At Mamby On The Beach in Chicago, I had the chance to sit down with electronic artist, pluko. He’s a young producer from Pennsylvania with a lot of drive to be one of the greats. Earlier this year he announced Foreign Family Collective which is curated by ODESZA. It was a pleasure to get to know him and learn about what he’s got going on!
Ben: Take me back to when you were growing up. You’re from Pennsylvania right? What was it like there?
pluko: I grew up in the middle of nowhere, there are only like 9,000 people there. I grew up going to my sister's orchestra and band concerts and I hated going. But I always loved music but it was always shoved in my face so I didn’t want to be in the band or do any of that. It created all of these ideas and creativity that was just stuck there. I wanted to be an architect at one point so I was always designing stuff. Shortly after that was when I found music and really enjoyed making it.
Ben: How did you get into creating music? From producing to writing what sparked your interest?
pluko: I dove on to my sister's laptop one day and she had Garageband and stuff. I started experimenting on it and writing garbage tracks on it. From there I got an illegal copy of FL Studio and used that for a while. I ended up getting a legit copy of Ableton from a friend of mine who lived in my house. He got me the program for fifty bucks because he worked for Ableton. Once I had that, I really started to take things seriously.
Ben: Once you started taking things seriously, how did you break out? The music industry is pretty saturated at the moment and it has been for a few years. What was it that took things to the next level for you?
pluko: The first track that really broke out for me was the track “breathe” with my friend ye. There’s this thing called splice where you can meet and collaborate with people and I’ve never even met him before! We basically just bounced our styles back and forth and we came up with something I’ve never heard before. We just put it out on SoundCloud and it was doing decent but then Trap Nation picked it up and uploaded it to their YouTube. People started to catch on and enjoy the music.
Ben: It’s amazing how you can meet someone online and it turns into something so much more. With the momentum you have now, where do you see things elevating to?
pluko: In the beginning, it was mostly about making cool songs with a hard beat. I’ve started to explore the more meaningful and emotional stuff that will be on my album in August. Music has always been therapy for me and trying to get people to understand the message with no words is difficult. I put out the first instrumental titled “pink.” which will be on the album. I’ve been getting messages about people being emotionally connected to it and understanding it. On the album, there are about nine more instrumentals on there which makes me really excited for people to hear the full thing. I’ve just been staying true to myself the past two years and I think people are starting to get it which is really cool.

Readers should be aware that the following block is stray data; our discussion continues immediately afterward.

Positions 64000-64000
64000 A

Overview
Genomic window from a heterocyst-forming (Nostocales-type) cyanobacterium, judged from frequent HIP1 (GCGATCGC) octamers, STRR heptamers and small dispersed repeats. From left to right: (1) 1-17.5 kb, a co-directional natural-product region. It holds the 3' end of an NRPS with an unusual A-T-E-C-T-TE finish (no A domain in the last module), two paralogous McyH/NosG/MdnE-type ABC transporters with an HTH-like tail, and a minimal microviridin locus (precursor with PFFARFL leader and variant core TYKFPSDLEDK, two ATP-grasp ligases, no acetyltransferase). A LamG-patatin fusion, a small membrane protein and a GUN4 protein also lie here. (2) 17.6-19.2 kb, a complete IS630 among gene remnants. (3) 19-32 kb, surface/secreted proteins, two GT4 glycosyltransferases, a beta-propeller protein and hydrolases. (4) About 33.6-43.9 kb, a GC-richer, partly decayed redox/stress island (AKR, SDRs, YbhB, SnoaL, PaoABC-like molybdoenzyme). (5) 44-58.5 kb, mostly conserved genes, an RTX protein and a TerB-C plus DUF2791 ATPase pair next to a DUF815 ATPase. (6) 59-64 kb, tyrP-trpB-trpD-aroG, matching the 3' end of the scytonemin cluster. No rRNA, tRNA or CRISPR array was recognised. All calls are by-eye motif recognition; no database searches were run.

Ben: That is super cool! It’s always important to stay true to who you are and what you want to accomplish. Going off of that, it’s not as common for electronic artists to create albums. There are a lot of singles and SoundCloud records that aren’t a part of a bigger project. The route you’re taking is going to come with longevity without a doubt. Is having that longevity something that’s important to you?
pluko: The music on this album is pretty timeless in my opinion. There might be a few that are poppy tracks and mesh with other music from this generation. But I really see this album lasting and unfolding into another album after this to keep it going. The music is something that can last a while and I’m really excited about it!
Ben: Is there anybody that you see yourself collaborating with or wanting to in the future? Maybe from the vocal or lyricists standpoint?
pluko: I’ve always wanted to work with someone like Pusha T or other hip-hop artists. There are a couple of female vocalists that I’ve been really into lately. I guess when it comes to someone particular I’d say someone like Pusha T or Kendrick Lamar. I actually got to see Pusha T perform at Governors Ball recently. It was the first performance since he dropped the new album so it was really cool to see.
Ben: I’m a huge fan of hip hop so I think it’d be dope if you worked with someone like Pusha or Kendrick. Do you see yourself making your way into that lane? Similar to someone like Getter who produced a whole album for Pouya and works with other hip-hop artists.
pluko: Yeah definitely! I’m always playing around with beats and messing around with autotune. I really would like to dive into producing for rappers and other people. I’d like to get some unique stuff going in that side of music. The last year - two years has been focused on the album of course so it’ll be cool to work on stuff with other people. I’m all about hip-hop as well.
Ben: It’s easily one of the most popular genres of music right now and it’s still growing. In terms of growth, what do you see your brand and yourself in the future?
pluko: For me, I just want to keep being true to myself. I want to build the biggest and most loving fan base, like a nice collective of people who enjoy music for what it is and not the garbage that’s floating around today. I want to see it continue to prosper and create timeless music at the same time.
As you can see, pluko is humble but hungry to make his imprint on the music scene. He genuinely wants to make great music and build a community of music lovers. Make sure to keep your eye out for his album dropping in August. In the meantime, check out his music and hear what pluko brings to the table.